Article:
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Portal:Solar System

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Solar System

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The Solar System is the gravitationally bound system of the Sun and the objects that orbit it, either directly or indirectly, including the eight planets and five dwarf planets as defined by the International Astronomical Union (IAU). Of the objects that orbit the Sun directly, the largest eight are the planets, with the remainder being smaller objects, such as dwarf planets and small Solar System bodies. Of the objects that orbit the Sun indirectly—the moons—two are larger than the smallest planet, Mercury.

The Solar System formed 4.6 billion years ago from the gravitational collapse of a giant interstellar molecular cloud. The vast majority of the system's mass is in the Sun, with the majority of the remaining mass contained in Jupiter. The four smaller inner planets, Mercury, Venus, Earth and Mars, are terrestrial planets, being primarily composed of rock and metal. The four outer planets are giant planets, being substantially more massive than the terrestrials. The two largest, Jupiter and Saturn, are gas giants, being composed mainly of hydrogen and helium; the two outermost planets, Uranus and Neptune, are ice giants, being composed mostly of substances with relatively high melting points compared with hydrogen and helium, called volatiles, such as water, ammonia and methane. All eight planets have almost circular orbits that lie within a nearly flat disc called the ecliptic.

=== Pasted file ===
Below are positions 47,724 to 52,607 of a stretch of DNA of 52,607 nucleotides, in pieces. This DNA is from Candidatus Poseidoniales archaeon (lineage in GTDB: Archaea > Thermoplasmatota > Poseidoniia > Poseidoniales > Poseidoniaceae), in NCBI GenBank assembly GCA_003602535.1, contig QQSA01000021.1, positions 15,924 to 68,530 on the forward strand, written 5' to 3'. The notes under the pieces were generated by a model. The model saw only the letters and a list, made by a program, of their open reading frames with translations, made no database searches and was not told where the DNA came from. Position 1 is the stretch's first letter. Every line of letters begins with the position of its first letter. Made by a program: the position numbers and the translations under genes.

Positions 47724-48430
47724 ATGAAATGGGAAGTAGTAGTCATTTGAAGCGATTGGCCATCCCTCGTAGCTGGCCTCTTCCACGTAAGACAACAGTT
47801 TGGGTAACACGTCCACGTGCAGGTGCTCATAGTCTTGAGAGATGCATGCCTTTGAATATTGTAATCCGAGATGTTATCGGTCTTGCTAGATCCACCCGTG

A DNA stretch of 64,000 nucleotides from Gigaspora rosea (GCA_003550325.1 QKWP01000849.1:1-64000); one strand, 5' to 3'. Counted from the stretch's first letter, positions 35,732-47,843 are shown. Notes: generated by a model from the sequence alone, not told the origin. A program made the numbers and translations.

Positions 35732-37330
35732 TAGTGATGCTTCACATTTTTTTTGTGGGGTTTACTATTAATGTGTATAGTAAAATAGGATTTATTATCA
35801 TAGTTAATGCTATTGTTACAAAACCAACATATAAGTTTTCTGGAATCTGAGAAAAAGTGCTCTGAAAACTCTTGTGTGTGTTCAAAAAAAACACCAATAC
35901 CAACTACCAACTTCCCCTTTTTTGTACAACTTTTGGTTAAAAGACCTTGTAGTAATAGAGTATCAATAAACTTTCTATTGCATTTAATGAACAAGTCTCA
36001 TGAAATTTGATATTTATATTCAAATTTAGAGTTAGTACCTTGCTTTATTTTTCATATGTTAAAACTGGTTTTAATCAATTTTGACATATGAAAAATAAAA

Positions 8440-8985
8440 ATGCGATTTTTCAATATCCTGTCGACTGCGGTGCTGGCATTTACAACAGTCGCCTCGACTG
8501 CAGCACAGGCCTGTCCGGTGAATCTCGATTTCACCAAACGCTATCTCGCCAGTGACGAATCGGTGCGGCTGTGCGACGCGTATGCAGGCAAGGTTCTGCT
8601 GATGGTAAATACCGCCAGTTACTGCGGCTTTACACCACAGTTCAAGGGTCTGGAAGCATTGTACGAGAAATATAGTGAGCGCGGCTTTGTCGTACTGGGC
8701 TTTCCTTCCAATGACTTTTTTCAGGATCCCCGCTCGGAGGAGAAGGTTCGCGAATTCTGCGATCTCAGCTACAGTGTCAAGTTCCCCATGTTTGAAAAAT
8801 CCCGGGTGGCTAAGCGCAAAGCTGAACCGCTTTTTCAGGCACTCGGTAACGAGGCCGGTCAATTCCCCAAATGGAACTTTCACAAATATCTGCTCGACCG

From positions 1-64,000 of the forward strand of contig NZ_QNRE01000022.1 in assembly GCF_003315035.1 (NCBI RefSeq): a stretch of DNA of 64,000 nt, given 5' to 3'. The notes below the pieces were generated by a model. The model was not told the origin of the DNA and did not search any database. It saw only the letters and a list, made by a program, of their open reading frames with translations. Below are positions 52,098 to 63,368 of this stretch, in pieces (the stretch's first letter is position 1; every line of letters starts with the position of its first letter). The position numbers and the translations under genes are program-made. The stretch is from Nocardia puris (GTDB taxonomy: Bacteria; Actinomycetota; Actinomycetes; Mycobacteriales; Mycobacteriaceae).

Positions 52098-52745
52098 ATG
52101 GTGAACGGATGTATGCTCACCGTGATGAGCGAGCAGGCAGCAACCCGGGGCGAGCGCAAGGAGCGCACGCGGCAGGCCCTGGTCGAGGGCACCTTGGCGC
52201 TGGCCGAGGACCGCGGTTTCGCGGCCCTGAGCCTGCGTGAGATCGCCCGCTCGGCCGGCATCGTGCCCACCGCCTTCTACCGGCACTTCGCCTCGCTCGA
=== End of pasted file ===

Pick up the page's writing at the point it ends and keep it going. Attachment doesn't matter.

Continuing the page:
The Solar System also contains smaller objects. The asteroid belt, which lies between the orbits of Mars and Jupiter, mostly contains objects composed, like the terrestrial planets, of rock and metal. Beyond Neptune's orbit lie the Kuiper belt and scattered disc, which are populations of trans-Neptunian objects composed mostly of ices, and beyond them a newly discovered population of sednoids. Within these populations are several dozen to possibly tens of thousands of objects large enough that they have been rounded by their own gravity. Such objects are categorized as dwarf planets. Identified dwarf planets include the asteroid Ceres and the trans-Neptunian objects Pluto and Eris. In addition to these two regions, various other small-body populations, including comets, centaurs and interplanetary dust clouds, freely travel between regions. Six of the planets, at least four of the dwarf planets, and many of the smaller bodies are orbited by natural satellites, usually termed "moons" after the Moon. Each of the outer planets is encircled by planetary rings of dust and other small objects.

The solar wind, a stream of charged particles flowing outwards from the Sun, creates a bubble-like region in the interstellar medium known as the heliosphere. The heliopause is the point at which pressure from the solar wind is equal to the opposing pressure of the interstellar medium; it extends out to the edge of the scattered disc. The Oort cloud, which is thought to be the source for long-period comets, may also exist at a distance roughly a thousand times further than the heliosphere. The Solar System is located in the Orion Arm, 26,000 light-years from the center of the Milky Way galaxy.

Selected article

Comet P/Halley as taken March 8, 1986, by W. Liller